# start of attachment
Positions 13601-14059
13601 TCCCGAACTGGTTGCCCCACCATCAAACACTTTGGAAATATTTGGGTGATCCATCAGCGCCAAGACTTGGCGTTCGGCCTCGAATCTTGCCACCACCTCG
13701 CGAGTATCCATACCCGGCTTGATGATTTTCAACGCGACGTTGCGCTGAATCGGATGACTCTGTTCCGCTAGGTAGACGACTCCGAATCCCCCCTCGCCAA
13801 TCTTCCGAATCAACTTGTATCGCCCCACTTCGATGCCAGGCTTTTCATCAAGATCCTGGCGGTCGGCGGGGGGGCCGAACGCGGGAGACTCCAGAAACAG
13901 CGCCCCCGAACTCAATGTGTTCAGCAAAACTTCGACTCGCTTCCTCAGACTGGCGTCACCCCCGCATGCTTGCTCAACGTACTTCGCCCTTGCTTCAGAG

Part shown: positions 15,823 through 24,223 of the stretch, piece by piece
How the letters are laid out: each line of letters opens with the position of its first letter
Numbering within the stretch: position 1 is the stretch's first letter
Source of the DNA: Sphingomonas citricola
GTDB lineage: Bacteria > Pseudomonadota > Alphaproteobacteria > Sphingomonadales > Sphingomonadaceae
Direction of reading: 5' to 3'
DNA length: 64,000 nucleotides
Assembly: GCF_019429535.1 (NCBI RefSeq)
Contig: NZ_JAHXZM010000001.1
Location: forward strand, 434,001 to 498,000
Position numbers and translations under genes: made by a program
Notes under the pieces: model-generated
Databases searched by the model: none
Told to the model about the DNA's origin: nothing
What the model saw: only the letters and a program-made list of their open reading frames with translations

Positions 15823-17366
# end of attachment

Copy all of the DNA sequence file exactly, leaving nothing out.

Positions 13601-14059
13601 TCCCGAACTGGTTGCCCCACCATCAAACACTTTGGAAATATTTGGGTGATCCATCAGCGCCAAGACTTGGCGTTCGGCCTCGAATCTTGCCACCACCTCG
13701 CGAGTATCCATACCCGGCTTGATGATTTTCAACGCGACGTTGCGCTGAATCGGATGACTCTGTTCCGCTAGGTAGACGACTCCGAATCCCCCCTCGCCAA
13801 TCTTCCGAATCAACTTGTATCGCCCCACTTCGATGCCAGGCTTTTCATCAAGATCCTGGCGGTCGGCGGGGGGGCCGAACGCGGGAGACTCCAGAAACAG
13901 CGCCCCCGAACTCAATGTGTTCAGCAAAACTTCGACTCGCTTCCTCAGACTGGCGTCACCCCCGCATGCTTGCTCAACGTACTTCGCCCTTGCTTCAGAG

Part shown: positions 15,823 through 24,223 of the stretch, piece by piece
How the letters are laid out: each line of letters opens with the position of its first letter
Numbering within the stretch: position 1 is the stretch's first letter
Source of the DNA: Sphingomonas citricola
GTDB lineage: Bacteria > Pseudomonadota > Alphaproteobacteria > Sphingomonadales > Sphingomonadaceae
Direction of reading: 5' to 3'
DNA length: 64,000 nucleotides
Assembly: GCF_019429535.1 (NCBI RefSeq)
Contig: NZ_JAHXZM010000001.1
Location: forward strand, 434,001 to 498,000
Position numbers and translations under genes: made by a program
Notes under the pieces: model-generated
Databases searched by the model: none
Told to the model about the DNA's origin: nothing
What the model saw: only the letters and a program-made list of their open reading frames with translations

Positions 15823-17366